Nuclear radiations

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Types of Radiation[✎ edit | edit source]

Radioactive substances give out radiation all of the time. There are three types of nuclear radiation: alpha, beta and gamma. Alpha is the least penetrating, while gamma is the most penetrating. Radiation can be harmful, but it can also be useful. The uses of radiation include smoke detectors, paper-thickness gauges, treating cancer and sterilising medical equipment.


Alpha Particles

Different forms of radiation may be emitted from an unstable radioactive nucleus. Energy is released and a new, more stable nucleus is formed. The 3 types of radiation to be considered in this section are: alpha, beta and gamma radiation. An alpha particle can be considered as a helium nucleus. Helium has 2 protons and 2 neutrons in its nucleus. If both of its electrons were removed, the result would be an alpha particle:

image2.gif or α

Since there are two protons and no electrons, alpha particles are positively charged. Alpha particles are not very penetrating. Paper, clothing or a few centimeters of air can effectively shield against alpha particles. However, if ingested or inhaled, alpha particles can be hazardous.


Beta Particles

Beta particles are high-speed electrons emitted from the nuclei of decaying radioisotopes. Since these are electrons, they have a negative charge and a small mass, approximated as 0 amu.

image52.gif or β

Beta particles may travel 2 or 3 meters through air. Heavy clothing, thick cardboard or one-inch thick wood will provide protection from beta radiation.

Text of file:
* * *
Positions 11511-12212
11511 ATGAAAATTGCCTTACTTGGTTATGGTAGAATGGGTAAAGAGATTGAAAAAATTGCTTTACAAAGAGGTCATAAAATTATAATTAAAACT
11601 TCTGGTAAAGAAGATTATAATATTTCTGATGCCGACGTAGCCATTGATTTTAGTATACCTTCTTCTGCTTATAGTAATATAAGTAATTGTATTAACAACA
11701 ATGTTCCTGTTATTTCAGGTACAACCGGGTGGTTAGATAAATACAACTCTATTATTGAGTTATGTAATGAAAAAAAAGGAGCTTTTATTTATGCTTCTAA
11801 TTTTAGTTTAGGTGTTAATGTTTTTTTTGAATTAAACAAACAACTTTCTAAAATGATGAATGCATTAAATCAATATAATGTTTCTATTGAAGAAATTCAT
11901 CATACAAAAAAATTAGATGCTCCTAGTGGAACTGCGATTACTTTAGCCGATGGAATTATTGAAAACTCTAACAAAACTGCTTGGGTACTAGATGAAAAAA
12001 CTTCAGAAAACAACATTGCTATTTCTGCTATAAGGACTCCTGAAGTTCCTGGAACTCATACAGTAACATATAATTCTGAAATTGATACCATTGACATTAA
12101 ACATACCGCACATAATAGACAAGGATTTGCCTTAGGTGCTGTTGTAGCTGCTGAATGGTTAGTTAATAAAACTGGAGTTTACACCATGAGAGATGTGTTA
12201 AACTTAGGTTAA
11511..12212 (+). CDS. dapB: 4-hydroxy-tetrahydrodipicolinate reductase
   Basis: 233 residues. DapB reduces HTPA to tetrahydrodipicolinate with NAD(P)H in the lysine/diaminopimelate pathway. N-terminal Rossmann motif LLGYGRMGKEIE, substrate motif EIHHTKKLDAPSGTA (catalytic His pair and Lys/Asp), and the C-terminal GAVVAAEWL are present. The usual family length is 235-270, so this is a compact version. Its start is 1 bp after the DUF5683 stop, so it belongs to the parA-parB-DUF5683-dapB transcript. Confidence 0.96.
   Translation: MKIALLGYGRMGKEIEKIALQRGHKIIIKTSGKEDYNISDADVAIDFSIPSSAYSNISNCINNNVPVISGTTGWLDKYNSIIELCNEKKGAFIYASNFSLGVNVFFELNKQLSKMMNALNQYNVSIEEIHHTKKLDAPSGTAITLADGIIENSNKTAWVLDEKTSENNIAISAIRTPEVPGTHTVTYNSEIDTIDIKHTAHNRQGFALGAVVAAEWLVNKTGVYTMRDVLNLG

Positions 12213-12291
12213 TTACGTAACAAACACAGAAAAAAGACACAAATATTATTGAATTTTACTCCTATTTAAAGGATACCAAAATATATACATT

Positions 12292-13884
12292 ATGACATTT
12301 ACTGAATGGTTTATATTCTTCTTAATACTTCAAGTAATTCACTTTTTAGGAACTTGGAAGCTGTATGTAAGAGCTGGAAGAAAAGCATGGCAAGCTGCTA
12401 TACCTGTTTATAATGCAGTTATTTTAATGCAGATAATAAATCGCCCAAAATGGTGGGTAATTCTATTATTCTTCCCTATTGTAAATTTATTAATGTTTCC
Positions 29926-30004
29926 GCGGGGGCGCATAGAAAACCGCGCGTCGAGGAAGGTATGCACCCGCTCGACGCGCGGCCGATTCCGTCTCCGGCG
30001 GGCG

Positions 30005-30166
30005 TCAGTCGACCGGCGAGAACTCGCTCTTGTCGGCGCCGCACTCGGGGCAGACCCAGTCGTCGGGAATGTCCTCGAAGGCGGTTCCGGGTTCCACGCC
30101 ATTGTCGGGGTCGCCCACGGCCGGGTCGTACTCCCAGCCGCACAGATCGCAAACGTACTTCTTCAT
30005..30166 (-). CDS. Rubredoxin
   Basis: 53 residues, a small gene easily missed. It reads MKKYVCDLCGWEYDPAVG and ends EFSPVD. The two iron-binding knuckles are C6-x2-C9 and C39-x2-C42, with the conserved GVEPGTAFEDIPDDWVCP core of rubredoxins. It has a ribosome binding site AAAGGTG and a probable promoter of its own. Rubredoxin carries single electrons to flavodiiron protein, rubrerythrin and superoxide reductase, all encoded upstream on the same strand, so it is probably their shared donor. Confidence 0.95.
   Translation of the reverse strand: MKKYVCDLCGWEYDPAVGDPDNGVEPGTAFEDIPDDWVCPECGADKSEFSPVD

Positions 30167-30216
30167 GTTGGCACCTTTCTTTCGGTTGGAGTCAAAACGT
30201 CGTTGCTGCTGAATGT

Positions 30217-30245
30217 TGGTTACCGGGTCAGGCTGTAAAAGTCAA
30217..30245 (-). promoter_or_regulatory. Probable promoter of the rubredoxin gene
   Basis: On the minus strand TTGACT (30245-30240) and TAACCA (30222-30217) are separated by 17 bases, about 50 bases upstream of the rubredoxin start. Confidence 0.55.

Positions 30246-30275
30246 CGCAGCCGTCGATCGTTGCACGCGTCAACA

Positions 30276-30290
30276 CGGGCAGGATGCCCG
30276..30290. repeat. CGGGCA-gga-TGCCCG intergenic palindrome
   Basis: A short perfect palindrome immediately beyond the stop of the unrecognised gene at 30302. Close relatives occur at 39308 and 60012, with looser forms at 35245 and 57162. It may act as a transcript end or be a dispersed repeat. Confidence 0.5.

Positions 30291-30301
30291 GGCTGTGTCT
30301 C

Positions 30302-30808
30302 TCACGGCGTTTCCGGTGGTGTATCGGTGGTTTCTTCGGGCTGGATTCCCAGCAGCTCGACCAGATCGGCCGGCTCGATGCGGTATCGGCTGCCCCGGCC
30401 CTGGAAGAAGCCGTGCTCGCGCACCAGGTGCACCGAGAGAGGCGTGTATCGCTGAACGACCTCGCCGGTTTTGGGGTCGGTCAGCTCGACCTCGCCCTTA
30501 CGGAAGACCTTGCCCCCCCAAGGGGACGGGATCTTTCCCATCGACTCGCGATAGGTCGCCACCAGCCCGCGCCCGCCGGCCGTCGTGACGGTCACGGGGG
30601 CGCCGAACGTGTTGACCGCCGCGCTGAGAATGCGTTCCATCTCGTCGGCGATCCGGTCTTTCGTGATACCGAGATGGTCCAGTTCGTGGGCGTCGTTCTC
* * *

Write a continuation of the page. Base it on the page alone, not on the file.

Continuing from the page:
Gamma Radiation

Gamma radiation is very much like x rays. It has no charge, a very short wavelength and high energy. Gamma radiation is the most penetrating form of radiation considered in this section. It travels great distances through air (500 meters). To be protected from a gamma emitter, thick sheets of lead or concrete are required.

Besides alpha, beta and gamma radiation, other types of particles have been found to be emitted by radioactive isotopes. Examples of these other partilcles are: protons, neutrons and positrons. We have already studied protons and neutrons. A positron is a particle emitted from the nucleus that has the same mass as an electron but has a positive charge.

The positron is represented by the symbol: image51.gif


116_radiation_penetration.gif


Reference:

http://www.mdc.edu/kendall/chmphy/nuclear/types.htm

http://www.bbc.co.uk/schools/gcsebitesize/science/ocr_gateway_pre_2011/living_future/4_nuclear_radiation1.shtml